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Hacking Lapsus$: Ubisoft becomes the next target after NVIDIA and Samsung

Lapsus$ Hacking: Ubisoft Becomes the Next Target After Nvidia and Samsung

(Photo: FREDERIC J. BROWN/Getty Images)
Ubisoft admits to a cybersecurity incident that disrupted its internal systems. The group behind the hack is Lapsus$, the same group that hacked NVIDIA and Samsung.

Ubisoft admits to a cybersecurity incident that disrupted its internal systems. The group behind the hack is Lapsus$, the same ransomware gang that hacked NVIDIA and Samsung.

Ubisoft reported that its players’ personal information was not exposed in the hack.

Ubisoft hack

According to The edge, Ubisoft released a statement indicating that its system experienced a cybersecurity incident. Ubisoft is a French video game company, popularly known as the creators of Far Cry, Watch Dogs and Assassin’s Creed.

On Thursday, March 11, the company reported that the breach temporarily affected many games, features, and services in their internal systems.

Ubisoft didn’t mention any other information about how it happened and who was behind the hack in the statement they released.

For a few hours, no group suddenly came forward acknowledging the hack and asking for claims.

However, hacking group Lapsus$ hinted that it could have caused the cybersecurity incident.

Ubisoft assured his audience that his IT team, along with leading external experts, was reviewing the hack and investigating vulnerabilities. Ubisoft has assured its players that all of its games and services are working and fully operational.

However, for additional security measures, the company encourages its users to reset the site-wide password.

The company added that at this time there is no evidence proving that any player’s personal information was compromised and exposed as a byproduct of this cybersecurity incident.

Lapsus$ came into the public eye quite recently after making a massive dent in NVIDIA and Samsung.

Nvidia hack

Lapsus$ made a name for itself by hacking NVIDIA, an American technological multinational. Gamers, artists, and crypto miners generally know this company as one of the best in creating graphics processing units.

Lapsus$ hacked into NVIDIA’s system on February 28. The group allegedly managed to steal 1TB of information from the tech giant.

It has been revealed by NVIDIA that the company is aware that the threat actors have obtained sensitive information such as employee credentials and proprietary information from the company’s computer system.

The hack took place a day before the political assault in Russia and Ukraine. Many people thought this was somehow correlated to the aggression in Eastern Europe. However, NVIDIA clarified that it had nothing to do with it.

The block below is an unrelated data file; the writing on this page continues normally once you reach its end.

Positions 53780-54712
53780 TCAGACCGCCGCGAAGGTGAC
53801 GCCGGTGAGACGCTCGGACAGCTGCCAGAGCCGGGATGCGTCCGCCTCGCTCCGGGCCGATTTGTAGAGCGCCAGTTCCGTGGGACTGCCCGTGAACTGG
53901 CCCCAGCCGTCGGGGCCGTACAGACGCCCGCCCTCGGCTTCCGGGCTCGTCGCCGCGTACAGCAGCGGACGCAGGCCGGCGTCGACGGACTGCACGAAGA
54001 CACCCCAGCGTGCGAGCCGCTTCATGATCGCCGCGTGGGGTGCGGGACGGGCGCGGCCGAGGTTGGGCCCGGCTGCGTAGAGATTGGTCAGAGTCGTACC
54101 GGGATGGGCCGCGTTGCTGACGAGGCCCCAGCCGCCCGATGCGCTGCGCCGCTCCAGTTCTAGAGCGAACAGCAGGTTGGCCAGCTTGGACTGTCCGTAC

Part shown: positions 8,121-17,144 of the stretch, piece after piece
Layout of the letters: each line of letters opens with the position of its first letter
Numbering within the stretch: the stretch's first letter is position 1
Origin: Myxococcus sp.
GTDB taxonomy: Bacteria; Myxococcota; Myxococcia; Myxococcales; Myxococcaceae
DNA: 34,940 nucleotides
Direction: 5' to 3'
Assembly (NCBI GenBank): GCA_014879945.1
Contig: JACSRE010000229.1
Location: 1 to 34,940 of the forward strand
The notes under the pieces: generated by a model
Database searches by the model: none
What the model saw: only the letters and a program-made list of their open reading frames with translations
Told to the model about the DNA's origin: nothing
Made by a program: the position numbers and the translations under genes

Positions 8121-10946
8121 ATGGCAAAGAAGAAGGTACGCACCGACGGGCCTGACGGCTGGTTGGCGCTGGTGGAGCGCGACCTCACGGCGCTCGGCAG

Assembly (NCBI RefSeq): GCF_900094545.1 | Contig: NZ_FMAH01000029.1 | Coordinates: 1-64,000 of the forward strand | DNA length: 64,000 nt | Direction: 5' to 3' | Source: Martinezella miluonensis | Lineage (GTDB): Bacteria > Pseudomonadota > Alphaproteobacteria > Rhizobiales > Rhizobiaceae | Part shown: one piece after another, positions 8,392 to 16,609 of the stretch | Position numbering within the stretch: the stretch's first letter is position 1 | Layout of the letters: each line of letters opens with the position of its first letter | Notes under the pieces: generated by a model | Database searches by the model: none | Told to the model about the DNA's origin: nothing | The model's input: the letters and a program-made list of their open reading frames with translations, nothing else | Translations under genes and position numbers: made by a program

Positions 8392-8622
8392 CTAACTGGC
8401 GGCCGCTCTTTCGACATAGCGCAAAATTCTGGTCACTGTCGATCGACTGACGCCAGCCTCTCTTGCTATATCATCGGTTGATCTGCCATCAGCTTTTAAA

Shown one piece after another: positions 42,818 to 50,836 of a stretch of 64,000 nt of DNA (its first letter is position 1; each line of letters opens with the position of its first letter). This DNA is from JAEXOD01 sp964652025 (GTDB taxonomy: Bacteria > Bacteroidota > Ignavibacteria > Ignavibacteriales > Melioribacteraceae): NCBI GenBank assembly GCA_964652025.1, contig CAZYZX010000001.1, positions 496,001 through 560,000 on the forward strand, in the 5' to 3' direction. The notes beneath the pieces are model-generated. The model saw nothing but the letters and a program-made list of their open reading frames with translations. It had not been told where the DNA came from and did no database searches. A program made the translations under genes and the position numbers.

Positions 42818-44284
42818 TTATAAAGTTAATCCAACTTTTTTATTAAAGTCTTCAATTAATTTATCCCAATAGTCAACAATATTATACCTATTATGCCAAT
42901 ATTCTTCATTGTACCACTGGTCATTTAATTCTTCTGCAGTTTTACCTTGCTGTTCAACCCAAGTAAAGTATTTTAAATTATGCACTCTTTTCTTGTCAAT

NVIDIA also added that they were aware of the hack that took place and took steps to counter the breach in their systems, although their efforts were deemed unsuccessful.

The reason for the $lipsus attack against NVIDIA is that they want to help the gaming and mining community by calling on NVIDIA to release an update for all GeForce RTX 30 Series firmware which will remove all restrictions placed on the cards by the society.

Read also: Anonymous continues to hack Russia and targets streaming services

Samsung hack

Ubisoft and NVIDIA are not the only companies compromised by the cyber group, Lapsus$ also hacked Samsung.

After the group hacked NVIDIA, the second company they tracked was South Korean tech giant Samsung. Lapsus$ leaked a total of 190 GB of Samsung data and made it available to the public via a free downloadable torrent.

The ransomware gang was able to infiltrate Samsung’s TrustZone environment used for sensitive operations and leaked the following data and source code:

  • Algorithms that will be used for all biometric unlock operations.
  • The source code for the bootloader on all recent Samsung devices can be found here.
  • Confidential source code provided by Qualcomm.
  • The source code of Samsung’s activation servers.
  • Complete source code of the technology used to authorize and authenticate Samsung accounts, as well as APIs and other services

The breach was able to collect multiple Samsung Github repositories, including “Mobile Defense Engineering, Samsung Account Backend, Samsung Pass Backend/Frontend, and SES (Bixby, Smartthings, Store),” according to reports.

Related article: Lapsus$ group leaks alleged confidential Samsung data